Keoghs Insight


Witness Evidence: Balancing Costs and Proportionality

Property Insurance Aware 2

The recent decision in Maclennan v. Morgan Sindall (Infrastructure) Plc [2013] EWHC 4044 (QB) is one evidencing the court’s decision to ensure proportionality and cost effectiveness when considering witness evidence.


This was a personal injury claim brought by an employee of the defendant who had suffered severe brain injury in an accident at work. Liability had been admitted - with a 25% contributory negligence apportionment - whilst quantum was set to be resolved over the course of a five day trial. In respect of the head of loss relating to the loss of earnings, the claimant proposed to rely upon evidence from 43 witnesses which, in particular, focused on four issues:

  • Whether, but for the accident, the claimant would have continued to work in the United Kingdom or whether he would have had the opportunity to obtain more profitable work abroad (in particular in Australia or in the Middle East).
  • The age at which the claimant would have retired and whether this would have been 65 years old (as put forward by the defendant) or 70 (as proposed by the claimant).
  • The prospects he had for promotion during the remainder of his working life.
  • The level of earnings the claimant could have reasonably have received over time save for the accident.

The defendant applied to court in good time prior to the trial date seeking an order restricting the number of witnesses which the claimant could rely upon at trial.In response, the claimant argued that each proposed statement covered a range of evidential matters and were, in the round, extremely brief, extending to no more than one to two pages. The court relied upon the post-April 2013 revised rules contained in CPR 32.2 (3) entitling the court to give directions:

  • Identifying or limiting the issues to which factual evidence may be directed; or
  • Identifying the witnesses who may be called and whose evidence may be read; or
  • Limiting the length or format of witness statements

Despite the claimant opposing the defendant’s application on the basis that the statements relied upon were neither lengthy nor completed, the court considered all of the issues in relation to the defendant’s application. They considered this a case that merited the restriction of the claimant’s witness evidence and agreed with the defendant’s viewpoint that, unless the court exercised its management powers (noting that the parties were unable to come to resolution on this issue by way of negotiation), the five days submitted for the assessment of damages would be inadequate and costly.

When arriving at its conclusion, the court referred to the recent Court of Appeal (CoA) decision in Wright v. Michael Wright Supplies Ltd [2013] EW CA Civ 234. In that case, the CoA ordered a retrial in a commercial dispute where the lower court had refused to allow the defendant to call an accountant and had subsequently proceeded thereafter to make findings contrary to the evidence that the defendant wished to rely upon. The CoA held that the accountant’s evidence would have been invaluable, relevant and ought not to have been excluded.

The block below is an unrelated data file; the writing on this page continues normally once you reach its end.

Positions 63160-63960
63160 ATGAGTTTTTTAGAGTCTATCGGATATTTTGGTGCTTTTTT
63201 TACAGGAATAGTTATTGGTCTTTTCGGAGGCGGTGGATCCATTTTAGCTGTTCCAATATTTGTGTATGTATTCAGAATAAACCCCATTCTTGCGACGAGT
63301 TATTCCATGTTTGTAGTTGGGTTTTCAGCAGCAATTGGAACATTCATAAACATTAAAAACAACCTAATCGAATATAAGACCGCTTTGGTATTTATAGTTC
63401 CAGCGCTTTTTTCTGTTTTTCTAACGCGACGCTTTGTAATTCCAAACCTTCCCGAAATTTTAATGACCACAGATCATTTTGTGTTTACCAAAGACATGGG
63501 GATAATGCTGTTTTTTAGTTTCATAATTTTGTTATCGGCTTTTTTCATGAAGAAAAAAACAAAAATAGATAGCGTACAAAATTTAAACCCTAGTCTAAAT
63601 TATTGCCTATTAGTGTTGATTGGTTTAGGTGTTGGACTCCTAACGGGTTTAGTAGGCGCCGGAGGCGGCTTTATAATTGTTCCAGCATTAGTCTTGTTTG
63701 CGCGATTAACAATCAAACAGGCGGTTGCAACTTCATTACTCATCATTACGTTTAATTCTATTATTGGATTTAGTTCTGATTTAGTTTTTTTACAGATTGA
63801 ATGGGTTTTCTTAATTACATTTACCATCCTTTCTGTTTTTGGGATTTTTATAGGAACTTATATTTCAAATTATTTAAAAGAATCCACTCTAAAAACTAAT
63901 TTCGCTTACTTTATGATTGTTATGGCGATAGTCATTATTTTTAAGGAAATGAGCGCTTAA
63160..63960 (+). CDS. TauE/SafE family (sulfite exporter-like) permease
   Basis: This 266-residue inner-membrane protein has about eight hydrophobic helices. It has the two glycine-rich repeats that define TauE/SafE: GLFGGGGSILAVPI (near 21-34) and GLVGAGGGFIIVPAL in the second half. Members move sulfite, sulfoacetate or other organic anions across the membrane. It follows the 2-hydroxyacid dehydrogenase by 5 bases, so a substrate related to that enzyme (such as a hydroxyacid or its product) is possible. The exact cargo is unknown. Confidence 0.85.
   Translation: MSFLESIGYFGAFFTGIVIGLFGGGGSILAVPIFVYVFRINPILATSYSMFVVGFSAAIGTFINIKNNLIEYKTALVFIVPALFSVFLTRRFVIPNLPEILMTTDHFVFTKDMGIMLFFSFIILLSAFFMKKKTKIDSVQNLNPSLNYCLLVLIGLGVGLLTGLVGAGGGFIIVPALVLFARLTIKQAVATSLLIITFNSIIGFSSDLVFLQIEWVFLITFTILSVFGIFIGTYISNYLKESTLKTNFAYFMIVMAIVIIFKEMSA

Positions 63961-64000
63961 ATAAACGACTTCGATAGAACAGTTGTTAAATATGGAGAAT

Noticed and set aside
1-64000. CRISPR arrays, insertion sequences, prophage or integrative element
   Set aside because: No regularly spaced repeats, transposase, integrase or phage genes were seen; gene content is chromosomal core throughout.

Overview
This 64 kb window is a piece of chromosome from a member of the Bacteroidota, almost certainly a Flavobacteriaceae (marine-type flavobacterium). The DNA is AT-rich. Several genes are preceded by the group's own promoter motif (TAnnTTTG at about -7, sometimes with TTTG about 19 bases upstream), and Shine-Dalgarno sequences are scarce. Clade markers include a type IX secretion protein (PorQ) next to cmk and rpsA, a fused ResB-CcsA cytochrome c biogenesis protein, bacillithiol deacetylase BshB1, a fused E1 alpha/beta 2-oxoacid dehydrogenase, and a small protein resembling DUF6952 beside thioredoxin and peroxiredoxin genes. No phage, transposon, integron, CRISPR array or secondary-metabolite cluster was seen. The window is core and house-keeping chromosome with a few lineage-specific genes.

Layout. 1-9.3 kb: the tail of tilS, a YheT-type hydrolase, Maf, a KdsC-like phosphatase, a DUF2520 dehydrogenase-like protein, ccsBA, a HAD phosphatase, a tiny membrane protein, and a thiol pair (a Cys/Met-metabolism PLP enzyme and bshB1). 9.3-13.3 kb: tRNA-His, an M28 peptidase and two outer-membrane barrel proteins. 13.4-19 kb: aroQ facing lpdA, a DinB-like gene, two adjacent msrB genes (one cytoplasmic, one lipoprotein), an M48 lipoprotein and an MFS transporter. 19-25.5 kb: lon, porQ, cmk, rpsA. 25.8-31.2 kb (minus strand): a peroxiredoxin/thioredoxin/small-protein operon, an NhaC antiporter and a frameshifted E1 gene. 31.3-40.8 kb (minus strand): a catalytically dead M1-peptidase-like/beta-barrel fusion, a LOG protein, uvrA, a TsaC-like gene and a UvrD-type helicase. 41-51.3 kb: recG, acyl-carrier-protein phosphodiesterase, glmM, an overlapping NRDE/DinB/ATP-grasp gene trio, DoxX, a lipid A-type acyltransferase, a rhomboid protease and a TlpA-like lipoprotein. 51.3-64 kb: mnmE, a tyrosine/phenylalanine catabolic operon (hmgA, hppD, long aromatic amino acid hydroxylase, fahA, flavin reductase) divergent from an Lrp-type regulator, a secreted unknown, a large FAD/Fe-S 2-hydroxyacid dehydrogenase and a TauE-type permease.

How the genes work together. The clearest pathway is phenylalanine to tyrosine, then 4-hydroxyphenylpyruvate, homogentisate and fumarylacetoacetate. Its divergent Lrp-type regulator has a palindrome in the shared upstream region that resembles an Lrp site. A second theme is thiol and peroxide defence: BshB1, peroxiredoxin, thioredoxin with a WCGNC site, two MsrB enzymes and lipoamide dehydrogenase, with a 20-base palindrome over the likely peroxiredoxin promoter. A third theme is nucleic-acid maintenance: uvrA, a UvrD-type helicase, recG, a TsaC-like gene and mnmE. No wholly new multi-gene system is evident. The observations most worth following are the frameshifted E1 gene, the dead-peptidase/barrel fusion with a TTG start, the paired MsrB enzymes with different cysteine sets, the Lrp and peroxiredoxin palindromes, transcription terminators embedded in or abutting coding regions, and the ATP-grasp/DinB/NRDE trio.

In the absence of the parties agreeing, Mr. Justice Green in MacLennan came to the following resolution namely that:

  • The claimant could call 14 witnesses to address the issue of comparative earnings.
  • The claimant was to write to each of the 14 witnesses seeking an understanding of their earnings from 5 April 2007 until 5 April 2013 so as to assist the court with quantification.
  • In the event that a witness declined to co-operate, the claimant was to explain to the court the steps that it had taken to obtain their co-operation. This was deemed an important step as it permitted the court to add weight/credence on matters arising out of this entire process including a witness’s refusal to cooperate.
  • The claimant was also permitted to rely upon a further 14 witnesses to cover any aspect of the case other than comparative earnings (the defendant having asked that no more than 10 be relied upon).
  • The claimant was bound to notify the defendant of all of the witnesses he sought to rely upon in good time prior to the trial date.


By allowing the reduction in the number of witnesses the claimant was allowed to rely on from 43 to 28, the decision is further evidence that the courts generally remain committed to a robust approach in the post Jackson climate. It confirms that the courts will look dimly on a party using unnecessary witness evidence, which fails to advance its position and/or serves only to replicate issues covered by other witnesses. At the forefront of the court’s thinking is the overriding need for proportionality and cost effectiveness.

The decision in Maclennan shows that if parties fail to ‘see the wood from the trees’ and immerse themselves fully in a claim without considering the most cost efficient and effective way of handling key issues, the court will see fit to do so anyway. It is essential therefore that all parties, at all times, stand back from matters and consider how best a more streamlined approach to issues can be adopted. Only this approach can ensure genuine cost savings in claims, albeit without compromising a client’s position.